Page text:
Monday, July 18, 2011

The Silouettes

My mom and dad, Liz and Ken, were decent people. Mom was born in Michigan during the year of the great Market crash of 1929. Dad was born on a rural farm in Kentucky three years earlier in 1926. Completely different people, somehow destine to live a life together. They raised three children and died 17 yrs apart. They lie side by side now in a small cemetery that has been engulfed by progress.

When we laid them to rest, the cemetery was small and quiet, located on a large parcel of land. It was surrounded by pastures and fields. Two lane roads running on either side would often find farmers hauling produce or animals to their next destination. Today, it seems like such a small place, crowded in the landscape like someone crammed in an overfilled elevator. But its their home now. Its also a place we seldom visit. I see their graves as a place where their unneeded bodies are housed. The essence of them, that which made them who they were left at the moment of their death. Where they went, I do not know. I just hope its beautiful, peaceful and that they are enjoying their second life.

My dad, Ken, was a farmer at heart. As far back as I can recall, he had a garden. Not just a place where he grew a few tomatoes and squash. His garden was a work of art, an edible masterpiece.
Never having much money for food, my dad provided a bounty for our table. Never once did we go hungry and they are the best meals I can remember. Ken was a simple man, honest, decent, hard working and a bit of a prankster. He was also very quiet.

Most of my memories of my dad are of him sitting silently outside. He had a studder which I'm sure inhibited his desire to talk. I guess he learned to listen more than talk because of it. But his silence was a wall for me as a child. I never really understood why he didn't say much and I think I always wondered if he really liked me or the rest of the family. Why else would he remain such an island apart from us?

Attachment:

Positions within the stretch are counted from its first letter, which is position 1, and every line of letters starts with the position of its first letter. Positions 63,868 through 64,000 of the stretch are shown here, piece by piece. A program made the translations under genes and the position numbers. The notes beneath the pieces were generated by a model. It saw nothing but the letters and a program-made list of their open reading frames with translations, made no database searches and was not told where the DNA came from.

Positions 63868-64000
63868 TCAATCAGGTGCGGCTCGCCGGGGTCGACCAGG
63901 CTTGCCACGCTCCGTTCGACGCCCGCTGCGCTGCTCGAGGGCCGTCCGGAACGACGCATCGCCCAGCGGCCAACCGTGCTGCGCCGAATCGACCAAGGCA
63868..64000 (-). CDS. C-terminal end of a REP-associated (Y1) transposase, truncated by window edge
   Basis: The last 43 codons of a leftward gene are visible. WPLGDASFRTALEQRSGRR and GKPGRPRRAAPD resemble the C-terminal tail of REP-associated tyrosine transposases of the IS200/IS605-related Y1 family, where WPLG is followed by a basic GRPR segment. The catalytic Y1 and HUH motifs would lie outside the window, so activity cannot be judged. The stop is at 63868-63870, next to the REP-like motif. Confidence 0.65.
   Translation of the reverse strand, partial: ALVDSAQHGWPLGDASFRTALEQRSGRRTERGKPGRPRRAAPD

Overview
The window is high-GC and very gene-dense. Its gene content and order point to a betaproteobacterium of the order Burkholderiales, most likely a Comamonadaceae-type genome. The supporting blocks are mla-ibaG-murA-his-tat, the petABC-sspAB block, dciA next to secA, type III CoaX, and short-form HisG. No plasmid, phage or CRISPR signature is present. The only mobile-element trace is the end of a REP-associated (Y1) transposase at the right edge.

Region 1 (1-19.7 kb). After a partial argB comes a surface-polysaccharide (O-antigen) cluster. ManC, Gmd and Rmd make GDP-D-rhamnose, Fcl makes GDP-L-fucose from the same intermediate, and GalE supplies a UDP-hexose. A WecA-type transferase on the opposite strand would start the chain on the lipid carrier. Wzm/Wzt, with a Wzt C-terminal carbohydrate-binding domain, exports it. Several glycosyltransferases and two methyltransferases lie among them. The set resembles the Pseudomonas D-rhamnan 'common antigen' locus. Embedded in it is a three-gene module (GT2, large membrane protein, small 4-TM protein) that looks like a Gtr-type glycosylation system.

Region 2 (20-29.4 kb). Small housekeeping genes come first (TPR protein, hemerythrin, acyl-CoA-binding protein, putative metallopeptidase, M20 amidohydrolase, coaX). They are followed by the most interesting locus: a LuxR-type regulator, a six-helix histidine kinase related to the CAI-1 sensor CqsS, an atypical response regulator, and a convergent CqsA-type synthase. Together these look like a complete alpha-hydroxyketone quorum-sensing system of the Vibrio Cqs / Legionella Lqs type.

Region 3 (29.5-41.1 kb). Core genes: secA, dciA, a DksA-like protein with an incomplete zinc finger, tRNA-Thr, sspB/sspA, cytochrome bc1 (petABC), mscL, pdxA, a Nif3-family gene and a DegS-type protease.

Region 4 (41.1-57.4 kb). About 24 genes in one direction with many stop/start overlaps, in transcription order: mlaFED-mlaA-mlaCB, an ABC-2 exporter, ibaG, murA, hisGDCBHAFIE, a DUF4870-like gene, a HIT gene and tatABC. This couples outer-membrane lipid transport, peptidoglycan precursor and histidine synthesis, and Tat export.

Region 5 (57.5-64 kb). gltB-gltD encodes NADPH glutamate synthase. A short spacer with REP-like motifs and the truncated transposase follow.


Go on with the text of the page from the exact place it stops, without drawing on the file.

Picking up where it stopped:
Liz, my mom, was different. A very strong willed woman, the oldest of seven children, seasoned during the depression and second world war. She often told us about how at age 16, she had quit school to go to work to help provide for the family. She was working in that Dime Store when she heard on the radio that Pearl Harbor had been attacked. It was a "do you remember where you were when it happened" moment for her. We all have them.

Their relationship was complicated. There were many times when I was sure my dad was outside to be away from his wife. It wasn't until after both their deaths that I learned their "love story" and how I came to be. At some point I will dive into that tasty morsel but I will need my older sister's help. She was the witness to that period of time.

Not a single parent comes without a story or baggage from their journey through life. Its riddled with mistake and triumphs. It is human and expected. It is also the story of each old man and every old woman. Their wrinkled faces etched with the joys and sorrows of their past.

I loved my parents and all their faults. I loved them for never leaving me until their bodies failed. I love them for providing me with a home, food, security and support. They did their best and that's more than enough for me.

I am the middle child. I am the peacemaker. I am a little of my mother and a little of my father. I am the product of all they gave me. I am constantly learning how wise they were and how much I should have learned if only I had asked the right questions.

With them gone and the contribution of generations silenced, I am learning all those answers on my own.


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